SIG MMG 338 Program Series

Blade Show 2014 – Summit Materials Introduces HIPTiNite

Duane Dwyer is well known for his association with a Strider Knives. His other project is Summit Materials and he has been working on the HIPTiNite material since 2006. Over the years, he’s given me updates on its progress and now, his patents have been granted, it’s being purchased for use in bearings and the first knives are being manufactured. The specialized commercial interest is really picking up. Imagine a knee prosthesis that never wears out from friction in addition to myriad aerospace and gas/oil industry applications. Amazingly, some of the biggest interest is in the F1 circuit.


All of the materials that are PM grades (particle metallurgy) go through a process involving atomization individually and then as a combined material. They are all combined in a process called Hot Isostatic Press (HIP).

You’ll notice that Summit Materials’ new HIPTiNite material combines this HIP process as well as the atomic symbol for Titanium and Nickel because it’s a binary alloy of nickel and titanium. It’s extremely light and abrasion resistant. That’s right, it’s abrasion resistant. You just don’t normally test metal for abrasion resistance, especially a metal used in knives. In fact, after testing HIPTiNite, NASA had to extend the scale to accommodate the material’s performance. This measurement is called the Model Factor.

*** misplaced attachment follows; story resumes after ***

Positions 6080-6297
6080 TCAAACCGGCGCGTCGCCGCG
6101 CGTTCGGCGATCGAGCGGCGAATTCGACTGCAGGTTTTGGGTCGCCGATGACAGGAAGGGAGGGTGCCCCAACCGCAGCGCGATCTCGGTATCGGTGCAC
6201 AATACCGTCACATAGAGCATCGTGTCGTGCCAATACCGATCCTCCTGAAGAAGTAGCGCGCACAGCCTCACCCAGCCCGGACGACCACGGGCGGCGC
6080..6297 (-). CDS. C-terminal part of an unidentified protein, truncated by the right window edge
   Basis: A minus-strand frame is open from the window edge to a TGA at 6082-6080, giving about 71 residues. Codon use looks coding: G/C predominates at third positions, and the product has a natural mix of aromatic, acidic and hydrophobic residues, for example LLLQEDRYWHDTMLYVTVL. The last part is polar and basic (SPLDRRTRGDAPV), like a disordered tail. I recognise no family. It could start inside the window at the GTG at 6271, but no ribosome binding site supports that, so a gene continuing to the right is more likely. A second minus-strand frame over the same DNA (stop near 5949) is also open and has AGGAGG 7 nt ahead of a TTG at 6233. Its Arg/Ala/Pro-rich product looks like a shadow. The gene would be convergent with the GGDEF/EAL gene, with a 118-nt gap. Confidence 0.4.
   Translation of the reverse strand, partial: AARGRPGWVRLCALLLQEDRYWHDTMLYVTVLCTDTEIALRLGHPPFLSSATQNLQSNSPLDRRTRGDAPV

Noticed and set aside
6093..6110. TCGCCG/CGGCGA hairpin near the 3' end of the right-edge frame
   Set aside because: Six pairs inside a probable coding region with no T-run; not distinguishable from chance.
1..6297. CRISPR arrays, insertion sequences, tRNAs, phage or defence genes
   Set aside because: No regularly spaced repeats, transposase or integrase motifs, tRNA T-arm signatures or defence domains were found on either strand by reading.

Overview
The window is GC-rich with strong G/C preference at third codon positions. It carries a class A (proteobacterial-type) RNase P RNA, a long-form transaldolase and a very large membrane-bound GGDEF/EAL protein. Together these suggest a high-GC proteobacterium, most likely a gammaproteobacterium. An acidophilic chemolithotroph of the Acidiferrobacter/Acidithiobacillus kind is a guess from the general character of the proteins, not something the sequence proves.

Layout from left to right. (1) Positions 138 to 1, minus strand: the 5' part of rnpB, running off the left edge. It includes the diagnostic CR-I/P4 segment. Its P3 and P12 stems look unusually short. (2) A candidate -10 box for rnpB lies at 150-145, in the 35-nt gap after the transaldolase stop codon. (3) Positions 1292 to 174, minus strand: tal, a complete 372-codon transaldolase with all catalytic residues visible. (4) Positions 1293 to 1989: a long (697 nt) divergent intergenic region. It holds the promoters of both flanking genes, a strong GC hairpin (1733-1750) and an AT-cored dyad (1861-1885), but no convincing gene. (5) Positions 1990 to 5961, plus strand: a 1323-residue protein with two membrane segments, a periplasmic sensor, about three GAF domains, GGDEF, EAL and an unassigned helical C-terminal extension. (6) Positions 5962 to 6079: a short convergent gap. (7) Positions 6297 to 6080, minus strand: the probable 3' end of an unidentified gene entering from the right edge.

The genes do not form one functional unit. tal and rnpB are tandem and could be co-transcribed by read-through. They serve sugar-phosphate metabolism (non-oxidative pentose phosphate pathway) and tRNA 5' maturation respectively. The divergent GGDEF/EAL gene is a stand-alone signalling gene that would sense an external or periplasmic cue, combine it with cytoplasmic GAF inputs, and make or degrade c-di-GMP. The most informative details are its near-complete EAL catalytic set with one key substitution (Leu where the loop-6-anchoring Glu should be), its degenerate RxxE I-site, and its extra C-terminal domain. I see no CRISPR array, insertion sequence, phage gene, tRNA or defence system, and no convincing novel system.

It’s the world’s first through-hardenable material to achieve 60HRC+ in a non-ferrous matrix. I asked what it takes to sharpen this material and Duane said, “patience…” He feels that ceramic is the best bet.

Additionally, it has corrosion resistance unmatched by any other hardenable material in history. This includes sea water as well as acids and other corrosives.

Look for a more comprehensive report on this amazing new material next week.

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12 Responses to “Blade Show 2014 – Summit Materials Introduces HIPTiNite”

  1. Felix says:

    Wow, I have the feeling this is something we should keep or eyes on! I wonder if the small arms industry already is looking for uses of this material.

  2. Sean says:

    Someone will release a hiptinite bolt carrier group for ARs in 3…2…1…

  3. blehtastic says:

    If it’s abrasion resistant, do you need special tools to sharpen it?

  4. ScottieDag says:

    So can u send it back to them to sharpen?

  5. Glen says:

    Or just get a Spyderco Sharpmaker or an EdgePro setup with the ceramic rods as Duane suggested.

  6. bulldog76 says:

    as a machinist i find this very interesting

  7. Vorpalis says:

    This sounds like nitinol. It’s a nifty material, but it’s not new. Wikipedia has good info on it. Nitinol is more commonly used for its shape memory property, meaning you can bend or crumple it, then heat it, and it will un-bend itself back into its original shape. There are videos of this on Youtube.
    The HIP process sounds like sintering, and using it makes sense given nitinol’s properties.